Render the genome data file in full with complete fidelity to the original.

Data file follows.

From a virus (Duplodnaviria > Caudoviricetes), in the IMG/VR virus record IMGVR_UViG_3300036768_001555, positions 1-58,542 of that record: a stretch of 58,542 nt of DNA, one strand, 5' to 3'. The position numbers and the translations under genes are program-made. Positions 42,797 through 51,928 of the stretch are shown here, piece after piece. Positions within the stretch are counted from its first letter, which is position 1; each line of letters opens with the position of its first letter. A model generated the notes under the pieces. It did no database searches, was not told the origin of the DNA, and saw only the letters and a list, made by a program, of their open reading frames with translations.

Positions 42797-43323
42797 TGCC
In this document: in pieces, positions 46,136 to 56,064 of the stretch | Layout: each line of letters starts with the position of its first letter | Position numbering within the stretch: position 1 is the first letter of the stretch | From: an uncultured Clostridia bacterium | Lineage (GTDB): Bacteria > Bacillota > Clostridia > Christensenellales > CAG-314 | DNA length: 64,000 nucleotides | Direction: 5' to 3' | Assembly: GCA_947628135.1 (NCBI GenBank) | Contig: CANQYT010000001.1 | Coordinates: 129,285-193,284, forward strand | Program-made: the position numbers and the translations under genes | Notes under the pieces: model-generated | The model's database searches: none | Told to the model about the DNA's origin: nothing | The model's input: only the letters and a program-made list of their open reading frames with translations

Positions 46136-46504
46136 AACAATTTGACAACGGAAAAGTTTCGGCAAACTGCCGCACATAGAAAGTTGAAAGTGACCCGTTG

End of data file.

From a virus (Duplodnaviria > Caudoviricetes), in the IMG/VR virus record IMGVR_UViG_3300036768_001555, positions 1-58,542 of that record: a stretch of 58,542 nt of DNA, one strand, 5' to 3'. The position numbers and the translations under genes are program-made. Positions 42,797 through 51,928 of the stretch are shown here, piece after piece. Positions within the stretch are counted from its first letter, which is position 1; each line of letters opens with the position of its first letter. A model generated the notes under the pieces. It did no database searches, was not told the origin of the DNA, and saw only the letters and a list, made by a program, of their open reading frames with translations.

Positions 42797-43323
42797 TGCC
In this document: in pieces, positions 46,136 to 56,064 of the stretch | Layout: each line of letters starts with the position of its first letter | Position numbering within the stretch: position 1 is the first letter of the stretch | From: an uncultured Clostridia bacterium | Lineage (GTDB): Bacteria > Bacillota > Clostridia > Christensenellales > CAG-314 | DNA length: 64,000 nucleotides | Direction: 5' to 3' | Assembly: GCA_947628135.1 (NCBI GenBank) | Contig: CANQYT010000001.1 | Coordinates: 129,285-193,284, forward strand | Program-made: the position numbers and the translations under genes | Notes under the pieces: model-generated | The model's database searches: none | Told to the model about the DNA's origin: nothing | The model's input: only the letters and a program-made list of their open reading frames with translations

Positions 46136-46504
46136 AACAATTTGACAACGGAAAAGTTTCGGCAAACTGCCGCACATAGAAAGTTGAAAGTGACCCGTTG